Thanet Writers Spotlight Bruce Robinson

Rebecca Delphine highlights the life, works and legacy of writer Bruce Robinson, and spotlights his connection to Thanet.

Bruce Robinson has been writing for over forty five years, with his three best known works being the screenplay for The Killing Fields, for which he won a BAFTA, the cult classic Withnail & I, a semi-autobiographical film which he wrote and directed that launched the career of Richard E Grant, and more recently writing the screenplay for The Rum Diary, starring Johnny Depp.

“Acting, writing, direction, I see them all as aspects of the same thing—essentially I’m a dramatist, and I act it out when I write—being the characters, they’ll say a line to me and from that line I grow a scene.”

Before we go into his career, we should take a look back at Bruce’s early life, and discover how the works of a famous local author acted as a companion when he needed support the most.

Born in 1946, he was an affair child of an unknown American man, and spent his early life in Thanet. When his step-father returned home from war he found his wife raising another man’s child. Bruce was to grow up in “an environment of neat rage, all the time,” a childhood of verbal abuse and beatings so bad Bruce often thought he was going to die. It became a normal occurrence in their house to hear his mother yelling “stop it, you’ll kill him.”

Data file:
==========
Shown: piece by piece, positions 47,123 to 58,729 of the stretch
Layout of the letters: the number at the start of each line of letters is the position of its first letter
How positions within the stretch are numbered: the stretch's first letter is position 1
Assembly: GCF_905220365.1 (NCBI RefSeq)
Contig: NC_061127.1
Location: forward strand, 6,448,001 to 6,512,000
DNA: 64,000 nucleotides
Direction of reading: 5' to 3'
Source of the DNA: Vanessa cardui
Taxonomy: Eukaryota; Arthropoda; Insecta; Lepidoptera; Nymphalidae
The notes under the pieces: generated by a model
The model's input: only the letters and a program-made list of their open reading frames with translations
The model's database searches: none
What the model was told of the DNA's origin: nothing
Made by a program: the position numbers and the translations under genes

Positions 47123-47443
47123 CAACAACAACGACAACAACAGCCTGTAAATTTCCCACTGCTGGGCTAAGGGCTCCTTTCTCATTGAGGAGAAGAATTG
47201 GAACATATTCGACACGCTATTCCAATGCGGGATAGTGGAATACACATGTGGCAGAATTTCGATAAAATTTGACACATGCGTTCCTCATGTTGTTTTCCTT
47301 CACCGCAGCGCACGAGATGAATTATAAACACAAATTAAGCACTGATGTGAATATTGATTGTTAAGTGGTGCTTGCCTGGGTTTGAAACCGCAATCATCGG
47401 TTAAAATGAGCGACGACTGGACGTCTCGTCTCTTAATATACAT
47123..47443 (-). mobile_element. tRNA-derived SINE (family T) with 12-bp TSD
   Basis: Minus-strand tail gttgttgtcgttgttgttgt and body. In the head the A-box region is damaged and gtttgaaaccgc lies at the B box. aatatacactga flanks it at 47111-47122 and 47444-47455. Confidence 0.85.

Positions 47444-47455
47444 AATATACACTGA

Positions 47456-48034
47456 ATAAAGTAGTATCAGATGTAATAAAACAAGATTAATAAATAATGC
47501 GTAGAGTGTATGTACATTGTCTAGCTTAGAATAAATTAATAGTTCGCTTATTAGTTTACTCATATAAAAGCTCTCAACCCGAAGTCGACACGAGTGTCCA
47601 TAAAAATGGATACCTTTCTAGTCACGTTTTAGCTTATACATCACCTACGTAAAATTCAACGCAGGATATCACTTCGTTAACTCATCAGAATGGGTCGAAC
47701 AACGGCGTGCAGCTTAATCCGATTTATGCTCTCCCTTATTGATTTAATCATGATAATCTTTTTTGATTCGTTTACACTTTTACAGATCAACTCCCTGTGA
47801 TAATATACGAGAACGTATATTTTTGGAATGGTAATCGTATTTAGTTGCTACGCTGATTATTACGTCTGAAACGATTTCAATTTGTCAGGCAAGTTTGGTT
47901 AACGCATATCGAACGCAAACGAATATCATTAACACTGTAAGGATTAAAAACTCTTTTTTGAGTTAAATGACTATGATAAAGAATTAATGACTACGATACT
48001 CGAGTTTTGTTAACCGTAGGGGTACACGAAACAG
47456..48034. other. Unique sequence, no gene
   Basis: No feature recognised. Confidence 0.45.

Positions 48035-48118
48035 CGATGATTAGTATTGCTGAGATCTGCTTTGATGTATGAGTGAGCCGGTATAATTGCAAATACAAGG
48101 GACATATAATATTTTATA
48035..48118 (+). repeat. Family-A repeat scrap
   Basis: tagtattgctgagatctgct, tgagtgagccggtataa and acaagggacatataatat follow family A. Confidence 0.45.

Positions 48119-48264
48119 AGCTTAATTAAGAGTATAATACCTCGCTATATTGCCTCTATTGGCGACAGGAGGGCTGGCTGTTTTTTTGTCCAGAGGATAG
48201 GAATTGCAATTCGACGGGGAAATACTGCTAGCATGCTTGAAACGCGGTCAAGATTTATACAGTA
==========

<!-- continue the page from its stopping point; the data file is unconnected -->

Bruce also suffered badly with asthma, and during one stint off sick from the Charles Dickens Secondary Modern School a teacher dropped round a copy of Oliver Twist for him. Charles Dickens was a child victim himself and is said to have carried that hate throughout his whole life. Bruce found himself relating to the authors’ works and began spending all his pocket money on Dickens books.

“I could hear him talking directly to me, telling me how to cope.”

By the time Bruce finished school he wanted to be an actor, having played the lead role in four school dramas, and gained a place at The Central School of Speech and Drama in London. He dated the actress Lesley-Anne Down for eleven years, and she greatly encouraged and funded his writing. “She was off making movies with people like Peter Sellers, then she’d come back to this miserable disaster. But she never lost faith in me. I owe her a great deal.” Bruce acted in a handful of prominent roles, such as Benvolio in Franco Zeffirelli’s Romeo and Juliet when he was twenty two. After this, however, he spend most of his time waiting for the phone to ring while living in Camden Town, an out of work actor with hardly any money. He became an alcoholic and survived on benefits, and while losing hope with acting started to write the screenplay that would earn him a BAFTA, The Killing Fields.

Robinson went on to write and direct the screenplay Withnail & I, loosely based on his life as a failing alcoholic actor in Camden. The story follows anxious Marwood and his alcoholic, paranoid friend Withnail, who live in a squalid flat and spend their time drifting between the unemployment office and the local pub. Here’s an extract of the script:

Withnail: This is ridiculous. Look at me, I’m thirty in a month and I’ve got a sole flapping off my shoe.

Marwood: It’ll get better, it has to.